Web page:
Although it had formed a coalition of eight parties (representing more than 70% of the votes), Move Forward was not able to form a government. After several weeks of discussions, at the start of July, party leader Pita Limjareonrat’s bid to become Prime Minister failed, as he failed to get votes from the Senate. According to the constitution in force since 2017, a Prime Ministerial candidate needs to win a majority of votes in the National Assembly, made up of the House of Representatives (500 seats) and the Senate (250 seats), whose members are all appointed by the King, in consultation with the military. Therefore, in order to get the 376 votes required to obtain a majority, alliances needed to be formed with the conservative parties and, in particular, the approval of the outgoing military government had to be won. At the end of August, Sretta Thavisin, the candidate from the PTP, was appointed Prime Minister, heading up a large coalition (made up of eleven parties, including two pro-military parties), after the National Assembly and the King gave their approval.

The political climate is expected to remain tense in the months ahead, as the Move Forward party was ultimately left out in the cold and the party has had to respond to a number of accusations that it is looking to ultimately overturn the monarchy, using its proposal to amend the country’s lèse-majesté laws as an initial step on this journey. If the party were to be dissolved, large numbers of mass demonstrations would likely follow. In addition, when it comes down to it, the coalition government is made up of the PTP and ten other parties (including conservative parties), who all have greatly conflicting economic and political agendas, meaning that delivering policy embraced by all of these parties could be tricky. On the other hand, on a positive note, the need for consensus in order to implement reforms should prevent fiscal slippages.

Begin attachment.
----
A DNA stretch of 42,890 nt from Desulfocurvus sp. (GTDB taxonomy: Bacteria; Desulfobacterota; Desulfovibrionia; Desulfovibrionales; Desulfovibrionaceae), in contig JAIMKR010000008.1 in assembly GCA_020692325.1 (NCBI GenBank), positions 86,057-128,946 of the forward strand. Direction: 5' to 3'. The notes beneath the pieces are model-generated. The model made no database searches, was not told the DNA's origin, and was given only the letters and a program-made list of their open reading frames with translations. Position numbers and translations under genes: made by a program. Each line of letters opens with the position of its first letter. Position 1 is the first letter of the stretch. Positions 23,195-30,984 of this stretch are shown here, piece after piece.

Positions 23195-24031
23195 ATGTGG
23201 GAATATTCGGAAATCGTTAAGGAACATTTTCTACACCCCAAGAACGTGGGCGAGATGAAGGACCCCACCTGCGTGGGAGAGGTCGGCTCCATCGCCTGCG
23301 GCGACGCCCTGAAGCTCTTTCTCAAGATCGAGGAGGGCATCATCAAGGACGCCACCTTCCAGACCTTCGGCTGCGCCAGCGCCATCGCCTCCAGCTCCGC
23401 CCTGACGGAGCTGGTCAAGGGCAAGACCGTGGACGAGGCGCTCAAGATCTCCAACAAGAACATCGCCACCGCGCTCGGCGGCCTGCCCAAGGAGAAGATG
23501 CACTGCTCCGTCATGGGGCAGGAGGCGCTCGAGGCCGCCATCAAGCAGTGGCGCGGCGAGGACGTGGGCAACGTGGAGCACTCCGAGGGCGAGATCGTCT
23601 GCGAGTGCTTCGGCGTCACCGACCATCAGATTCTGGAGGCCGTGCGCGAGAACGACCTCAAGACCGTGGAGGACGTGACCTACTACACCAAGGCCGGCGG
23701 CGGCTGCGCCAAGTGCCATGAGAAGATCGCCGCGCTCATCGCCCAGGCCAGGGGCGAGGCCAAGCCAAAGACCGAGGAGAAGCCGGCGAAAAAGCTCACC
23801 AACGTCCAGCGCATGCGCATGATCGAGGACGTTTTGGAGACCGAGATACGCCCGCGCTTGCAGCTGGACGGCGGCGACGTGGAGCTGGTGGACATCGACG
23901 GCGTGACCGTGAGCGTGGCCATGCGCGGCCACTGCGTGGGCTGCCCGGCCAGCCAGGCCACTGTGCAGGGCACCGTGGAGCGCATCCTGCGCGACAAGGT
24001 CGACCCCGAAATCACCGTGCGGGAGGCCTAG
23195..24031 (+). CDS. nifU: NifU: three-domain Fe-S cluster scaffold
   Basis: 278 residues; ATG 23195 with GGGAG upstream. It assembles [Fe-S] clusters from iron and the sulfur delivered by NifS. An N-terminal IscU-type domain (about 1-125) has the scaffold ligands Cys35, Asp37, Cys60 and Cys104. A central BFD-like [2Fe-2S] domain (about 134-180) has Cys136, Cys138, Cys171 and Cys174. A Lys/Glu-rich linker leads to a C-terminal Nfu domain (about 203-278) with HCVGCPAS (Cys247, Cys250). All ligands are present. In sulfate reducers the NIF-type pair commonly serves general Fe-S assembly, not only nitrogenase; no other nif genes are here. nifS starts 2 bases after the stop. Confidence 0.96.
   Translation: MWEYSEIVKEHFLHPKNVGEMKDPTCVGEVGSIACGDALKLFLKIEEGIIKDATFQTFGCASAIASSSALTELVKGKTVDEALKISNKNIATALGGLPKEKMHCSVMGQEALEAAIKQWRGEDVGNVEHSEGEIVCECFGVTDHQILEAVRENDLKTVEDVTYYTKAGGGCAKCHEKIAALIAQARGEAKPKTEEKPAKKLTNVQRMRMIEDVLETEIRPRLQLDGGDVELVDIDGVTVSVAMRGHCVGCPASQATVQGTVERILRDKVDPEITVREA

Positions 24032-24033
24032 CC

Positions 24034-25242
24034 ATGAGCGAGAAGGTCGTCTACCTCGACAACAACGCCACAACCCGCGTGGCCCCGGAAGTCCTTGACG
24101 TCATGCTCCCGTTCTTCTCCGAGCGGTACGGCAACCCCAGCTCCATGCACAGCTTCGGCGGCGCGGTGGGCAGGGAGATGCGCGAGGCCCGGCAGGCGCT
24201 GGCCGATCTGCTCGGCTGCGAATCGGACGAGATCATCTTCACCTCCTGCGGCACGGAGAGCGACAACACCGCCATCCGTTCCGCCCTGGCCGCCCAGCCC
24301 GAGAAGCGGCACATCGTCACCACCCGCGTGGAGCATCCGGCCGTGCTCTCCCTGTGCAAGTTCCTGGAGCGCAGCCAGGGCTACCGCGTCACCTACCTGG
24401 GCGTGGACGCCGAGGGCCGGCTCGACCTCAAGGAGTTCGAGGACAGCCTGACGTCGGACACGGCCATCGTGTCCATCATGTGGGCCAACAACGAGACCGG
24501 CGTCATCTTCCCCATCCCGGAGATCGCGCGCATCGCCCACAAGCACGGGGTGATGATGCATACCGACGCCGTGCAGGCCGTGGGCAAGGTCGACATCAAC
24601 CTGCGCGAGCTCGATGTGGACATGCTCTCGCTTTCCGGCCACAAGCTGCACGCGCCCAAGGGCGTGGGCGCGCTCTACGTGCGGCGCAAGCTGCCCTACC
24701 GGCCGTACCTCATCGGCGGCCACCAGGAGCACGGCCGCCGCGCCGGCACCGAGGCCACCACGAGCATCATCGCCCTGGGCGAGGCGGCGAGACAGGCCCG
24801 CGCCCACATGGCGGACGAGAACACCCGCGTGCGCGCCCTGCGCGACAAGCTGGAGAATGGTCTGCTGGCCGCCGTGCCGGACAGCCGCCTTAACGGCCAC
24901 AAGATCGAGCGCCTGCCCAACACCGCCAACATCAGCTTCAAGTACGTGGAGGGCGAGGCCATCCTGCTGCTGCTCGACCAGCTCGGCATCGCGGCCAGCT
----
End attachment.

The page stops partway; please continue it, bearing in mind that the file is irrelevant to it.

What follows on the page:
However, in the medium term, the PTP and all of the coalition parties have declared that they intend to honour the previous government’s commitments, in particular by introducing measures aimed at making the country more competitive. The “Thailand 4.0” industrial strategy and investment incentives (both domestic and foreign, thanks to the Investment Promotion Strategy, which is planned to run from 2023 to 2027) are therefore expected to continue. All of the parties also supported measures to accelerate the energy transition.

Extra-budgetary spending in 2024

As part of this process, Thailand’s lawmakers started to scrutinise the proposed budget for the 2024 fiscal year (which started in October 2023) during the first few days of January. As was the case in the previous election in 2019, the process of scrutinising the budget was delayed as a result of the protracted negotiations prior to a government being formed. The government proposes to increase spending by nearly 10% compared to the 2023 budget, with a number of measures aimed at boosting household consumption and investment, getting the country in a position to tackle population ageing, and fighting corruption put forward. Revenues are only expected to increase by 4.5% (the government assumes that GDP will grow between 2.7% and 3.7% in 2024). According to estimates, the deficit should stand at 3.7% of GDP in 2024 (up from 3% in 2023) and debt should remain stable at around 62% of GDP.

The debates were fierce, as, on the one hand, opposition parties (primarily Move Forward) heavily criticised the proposed budget (a lack of clear objectives, and reforms modelled on reforms introduced by the previous government) and, on the other hand, because the proposed budget does not include the flagship economic measure, the “digital wallet”, announced last November. This measure will set out to distribute 10,000 baht (around 280 euros) to over 56 million people, based on a number of criteria (such as age and income). This measure would cost the equivalent of at least 2.7% of GDP. The government recently secured the Privy Council of Thailand’s approval to finance the project through a special loan, meaning that the deficit (and debt) related to implementing this project will fall outside the budget.

Article completed on 25 January 2024